Compaction occurs due to a pressure decline (often associated with fluid production), which causes the effective stresses to increase and a highly deformable rock to compact. Formation compaction occurs independent of the produced fluid type – whether hydrocarbons or water – and many of the most notable compaction events (Mexico City, US Gulf Coast, Venice) are driven by groundwater withdrawl.
There are three primary contributors to significant compaction (i.e., inelastic compaction):
- • High formation compressibility (often reflected as high porosity);
- • Significant formation (compactable) thickness; and
- • Significant pressure decline (i.e., increase in normal effective stress).
While compaction is the thinning of a depleted subsurface formation, compaction results in downward movement of the overlying formations. Depending upon the magnitude of vertical compaction and the aerial extent of the compacting region, the overlying formation movements may translate to a surface depression or surface subsidence.
The translation of reservoir compaction and overburden stress/strain changes through to surface subsidence may reactivate overburden faults or create bedding slippage effects. In addition, surface subsidence can affect surface structures such as buildings, roadways, offshore platforms and pipelines.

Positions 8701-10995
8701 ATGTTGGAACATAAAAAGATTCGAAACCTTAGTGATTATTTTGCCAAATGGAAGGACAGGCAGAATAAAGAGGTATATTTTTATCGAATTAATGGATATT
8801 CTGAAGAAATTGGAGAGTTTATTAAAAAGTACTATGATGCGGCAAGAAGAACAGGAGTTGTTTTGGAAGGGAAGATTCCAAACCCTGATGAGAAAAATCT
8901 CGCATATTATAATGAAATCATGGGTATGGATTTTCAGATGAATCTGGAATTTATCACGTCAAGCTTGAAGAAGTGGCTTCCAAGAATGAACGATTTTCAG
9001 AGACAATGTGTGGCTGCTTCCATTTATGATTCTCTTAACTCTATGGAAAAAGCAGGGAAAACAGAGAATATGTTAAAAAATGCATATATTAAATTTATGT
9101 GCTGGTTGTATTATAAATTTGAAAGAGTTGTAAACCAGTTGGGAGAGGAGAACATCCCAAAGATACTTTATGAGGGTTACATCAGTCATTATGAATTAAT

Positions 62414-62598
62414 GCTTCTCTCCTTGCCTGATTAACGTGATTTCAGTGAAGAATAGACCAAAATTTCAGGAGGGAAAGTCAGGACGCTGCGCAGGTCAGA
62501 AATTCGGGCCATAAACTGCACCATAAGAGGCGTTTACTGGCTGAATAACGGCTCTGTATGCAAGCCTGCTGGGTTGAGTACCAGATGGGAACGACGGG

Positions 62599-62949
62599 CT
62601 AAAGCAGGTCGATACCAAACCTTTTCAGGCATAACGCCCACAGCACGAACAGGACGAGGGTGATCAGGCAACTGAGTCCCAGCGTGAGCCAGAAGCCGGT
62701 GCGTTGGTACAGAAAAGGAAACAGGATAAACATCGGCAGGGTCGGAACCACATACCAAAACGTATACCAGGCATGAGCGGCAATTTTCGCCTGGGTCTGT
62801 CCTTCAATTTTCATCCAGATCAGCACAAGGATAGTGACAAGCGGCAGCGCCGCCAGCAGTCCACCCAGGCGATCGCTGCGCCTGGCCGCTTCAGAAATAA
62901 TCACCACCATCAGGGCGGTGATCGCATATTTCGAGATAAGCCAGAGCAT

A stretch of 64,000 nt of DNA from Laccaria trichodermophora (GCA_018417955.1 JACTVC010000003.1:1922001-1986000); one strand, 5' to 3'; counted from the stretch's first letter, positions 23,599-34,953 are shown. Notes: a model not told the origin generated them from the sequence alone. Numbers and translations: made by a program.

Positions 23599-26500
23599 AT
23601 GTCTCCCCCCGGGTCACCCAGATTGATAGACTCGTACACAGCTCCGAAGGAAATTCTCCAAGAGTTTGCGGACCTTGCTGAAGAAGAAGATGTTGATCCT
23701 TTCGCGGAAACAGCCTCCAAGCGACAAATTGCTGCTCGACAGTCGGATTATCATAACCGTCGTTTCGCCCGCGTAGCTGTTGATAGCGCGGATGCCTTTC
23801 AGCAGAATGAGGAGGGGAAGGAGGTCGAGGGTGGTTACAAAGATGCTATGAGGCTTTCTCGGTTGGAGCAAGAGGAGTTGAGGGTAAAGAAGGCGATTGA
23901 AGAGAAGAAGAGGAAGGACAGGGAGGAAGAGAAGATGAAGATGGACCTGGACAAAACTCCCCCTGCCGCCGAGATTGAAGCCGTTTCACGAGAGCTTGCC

Reservoir Compaction and Subsidence Modeling
While early compaction and subsidence evaluations were conducted with simple analytical models, proper reservoir compaction and subsidence evaluations require a full-field, 3D geomechanical mechanistic model in order to to evaluate:
- • Subsidence magnitudes and timing;
- • Casing deformation evaluations (reservoir and overburden); and
- • Overburden frac gradient (stress) changes.
Subsidence Due to Underground Storage
Like subsidence due to reservoir compaction, surface subsidence due to the collapse (or partial) collapse of underground structures (e.g., salt cavern) also requires complex numerical modeling as well as detailed data with which to populate the model.
At OFG we understand and can develop the critical input data for a geomechanical compaction and subsidence model – with a special focus on establishing what drives the magnitude of subsurface deformations (formation compaction or cavern deformation and collapse).
Flow Model – Geomechanics Model Coupling
Model “coupling” is typically considered to be the linking of a flow model and a geomechanical stress-strain model. “Uncoupled” modeling occurs when the models are run completely separately, while “coupled” models (partial or fully) involve an exchange of data (primarily pressure from the flow model to the geomechanics model and, perhaps, stresses or deformation back to the flow model.
Where appropriate, OFG uses geomechanical simulators in combination with fluid flow simulations coupled (1-way, 2-way or iterative) to determine reservoir compaction and surface subsidence. The models are then calibrated/validated with measurements at the surface (e.g., Insar, GPS or bathymetry of the sea floor) or downhole (compaction measurements).